Undergraduate, graduate and doctoral students of the USF School of Aging Studies and the Department of Aging and Mental Health were able to discuss new developments in the field of gerontology and network with potential employers at Aging Exchange Day 2005 yesterday.
“(The) career fair (provides) a showcase of all different aspects that you get by being part of a university, being trained at a university and what’s out there in the real world,” said Jennifer Salmon, assistant professor in the School of Aging Studies and a coordinator of the day’s events.
The day was hosted by the Gerontology and Aging Studies Alumni Society and the School of Aging Studies at the Westside Conference Center on the USF campus. According to the schedule of events, attendees were able to participate in a career fair featuring agencies like the Alzheimer’s Association, the Elder Justice Center and the Hillsborough County Department of Aging Services.
Two different panels were presented during the day. First, a USF faculty panel entitled “Impact of Hurricanes on the Aged and Aging Service Providers” presented research from various studies on the subject.
“All three studies that were reported on happened very quickly,” Salmon said. “We took advantage of the opportunity of having five named storms come through our state and realized this was significant and there’s an opportunity to do research.”
The second panel, comprised of alumni, was entitled “Crafting Your Own Career in Gerontology,” and it discussed how students must find their own niche in the field.
“You take (yourself) wherever you go professionally,” said Rosemarie Lamm, an instructor at the USF Lakeland campus. “(You take) whoever you are, whatever you are and you meld it with whoever you are and you advance and you carry the message.”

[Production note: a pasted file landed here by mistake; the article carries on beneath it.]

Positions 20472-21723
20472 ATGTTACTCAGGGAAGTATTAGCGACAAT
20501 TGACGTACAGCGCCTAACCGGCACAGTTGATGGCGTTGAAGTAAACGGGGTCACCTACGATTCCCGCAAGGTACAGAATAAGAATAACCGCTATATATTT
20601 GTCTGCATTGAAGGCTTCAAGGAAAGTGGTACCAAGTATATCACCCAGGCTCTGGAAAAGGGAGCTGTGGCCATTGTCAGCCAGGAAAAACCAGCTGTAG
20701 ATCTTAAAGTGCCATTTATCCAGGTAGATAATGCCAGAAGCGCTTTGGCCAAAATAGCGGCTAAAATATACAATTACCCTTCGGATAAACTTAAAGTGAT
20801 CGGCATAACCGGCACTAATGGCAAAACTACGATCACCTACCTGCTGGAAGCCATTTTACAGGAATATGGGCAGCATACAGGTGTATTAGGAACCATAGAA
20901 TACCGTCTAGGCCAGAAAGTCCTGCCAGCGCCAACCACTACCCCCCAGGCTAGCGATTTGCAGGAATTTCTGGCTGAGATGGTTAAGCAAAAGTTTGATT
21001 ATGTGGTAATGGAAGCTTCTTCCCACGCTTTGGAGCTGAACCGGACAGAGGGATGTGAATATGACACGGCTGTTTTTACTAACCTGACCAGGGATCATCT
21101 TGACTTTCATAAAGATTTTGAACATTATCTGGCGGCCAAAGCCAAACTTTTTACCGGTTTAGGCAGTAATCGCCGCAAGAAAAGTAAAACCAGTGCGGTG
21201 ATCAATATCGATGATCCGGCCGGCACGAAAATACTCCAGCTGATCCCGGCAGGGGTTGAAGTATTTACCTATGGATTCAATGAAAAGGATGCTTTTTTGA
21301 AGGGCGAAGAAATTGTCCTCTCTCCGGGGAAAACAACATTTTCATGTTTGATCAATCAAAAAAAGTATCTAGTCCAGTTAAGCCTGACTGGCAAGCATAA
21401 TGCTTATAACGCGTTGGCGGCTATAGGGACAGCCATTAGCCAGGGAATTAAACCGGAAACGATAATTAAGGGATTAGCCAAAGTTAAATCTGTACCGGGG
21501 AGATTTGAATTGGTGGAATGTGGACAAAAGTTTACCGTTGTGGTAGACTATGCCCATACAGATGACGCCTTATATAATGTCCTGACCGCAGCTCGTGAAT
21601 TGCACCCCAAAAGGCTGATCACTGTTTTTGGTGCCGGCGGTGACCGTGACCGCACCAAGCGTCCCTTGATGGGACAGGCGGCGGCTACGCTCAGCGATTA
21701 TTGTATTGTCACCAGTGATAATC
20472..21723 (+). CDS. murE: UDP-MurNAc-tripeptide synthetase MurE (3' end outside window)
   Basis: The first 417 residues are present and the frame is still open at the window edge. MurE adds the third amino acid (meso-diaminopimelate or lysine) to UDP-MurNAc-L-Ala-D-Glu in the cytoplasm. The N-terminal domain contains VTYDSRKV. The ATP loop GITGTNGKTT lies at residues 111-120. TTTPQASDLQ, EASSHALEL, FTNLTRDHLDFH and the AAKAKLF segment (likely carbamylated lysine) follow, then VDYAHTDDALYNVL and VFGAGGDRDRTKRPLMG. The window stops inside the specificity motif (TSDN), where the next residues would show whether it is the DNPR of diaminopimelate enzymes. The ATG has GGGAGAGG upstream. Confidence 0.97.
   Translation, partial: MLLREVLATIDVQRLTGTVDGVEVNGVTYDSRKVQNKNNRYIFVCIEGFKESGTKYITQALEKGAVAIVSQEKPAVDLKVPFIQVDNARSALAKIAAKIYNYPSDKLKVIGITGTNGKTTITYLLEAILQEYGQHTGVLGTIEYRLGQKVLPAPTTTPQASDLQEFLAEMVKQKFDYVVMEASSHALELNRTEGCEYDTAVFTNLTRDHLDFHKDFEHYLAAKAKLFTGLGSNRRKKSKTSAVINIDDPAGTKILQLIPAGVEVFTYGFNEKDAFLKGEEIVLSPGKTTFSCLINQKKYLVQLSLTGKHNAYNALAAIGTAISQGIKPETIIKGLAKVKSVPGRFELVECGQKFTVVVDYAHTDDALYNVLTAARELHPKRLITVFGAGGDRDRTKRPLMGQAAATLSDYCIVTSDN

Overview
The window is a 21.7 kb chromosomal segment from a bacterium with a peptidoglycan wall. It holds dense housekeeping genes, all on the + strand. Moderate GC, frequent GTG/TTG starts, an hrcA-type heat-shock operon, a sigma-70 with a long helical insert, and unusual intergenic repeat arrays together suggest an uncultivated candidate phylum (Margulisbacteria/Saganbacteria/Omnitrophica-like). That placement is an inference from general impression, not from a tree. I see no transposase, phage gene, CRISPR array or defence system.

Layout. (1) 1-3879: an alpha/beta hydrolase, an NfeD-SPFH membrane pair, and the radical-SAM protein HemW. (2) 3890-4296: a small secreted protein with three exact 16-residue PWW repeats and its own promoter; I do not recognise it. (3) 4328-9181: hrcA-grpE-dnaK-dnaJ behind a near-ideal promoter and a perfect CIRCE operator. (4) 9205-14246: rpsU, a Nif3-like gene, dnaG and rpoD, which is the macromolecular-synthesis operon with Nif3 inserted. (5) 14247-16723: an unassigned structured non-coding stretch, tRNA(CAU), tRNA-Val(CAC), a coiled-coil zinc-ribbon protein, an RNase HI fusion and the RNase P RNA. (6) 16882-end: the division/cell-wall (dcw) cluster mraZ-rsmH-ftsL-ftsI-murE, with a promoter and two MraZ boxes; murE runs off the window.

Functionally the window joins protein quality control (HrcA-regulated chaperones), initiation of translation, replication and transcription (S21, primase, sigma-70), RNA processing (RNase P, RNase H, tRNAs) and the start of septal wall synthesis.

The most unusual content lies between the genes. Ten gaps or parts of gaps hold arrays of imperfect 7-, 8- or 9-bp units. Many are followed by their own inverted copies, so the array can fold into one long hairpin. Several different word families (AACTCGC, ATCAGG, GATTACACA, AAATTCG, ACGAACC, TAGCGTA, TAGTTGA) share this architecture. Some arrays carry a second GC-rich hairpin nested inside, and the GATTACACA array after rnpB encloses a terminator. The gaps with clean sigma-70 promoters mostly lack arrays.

Research posters on a wide variety of topics dealing with the elderly were on display for judging, and awards were given at the end of the day.
Honorable mention was awarded to Giyeon Kim for her project comparing depression in young, middle-aged and elderly adults. Second place was awarded to Elizabeth Perkins for the study “Individual Differences in Well-Being in Older Breast Cancer Survivors.” First place was awarded to C.A. Mingo for the project “The Impact of Race and Diagnostic Label on Perceptions of Older Adults With Arthritis.”
USF’s master’s program in gerontology was the first offered in the United States, and the School of Aging Studies conferred its 1,000th degree last December, Salmon said.
Gerontology differs from geriatrics, Salmon said, in that gerontology is the study of aging from a social perspective, while geriatrics deals with aging from a medical perspective.
As with any other field, the students who study gerontology enjoy working with the elderly.
“Usually they have a very positive experience with one or more older people and they just seem to like older people. Some of them do it because they look around at the demographics living here in Florida and they can see that obviously there is a job opportunity. I think the biggest reason is because they have had a good experience and they’re interested,” Salmon said.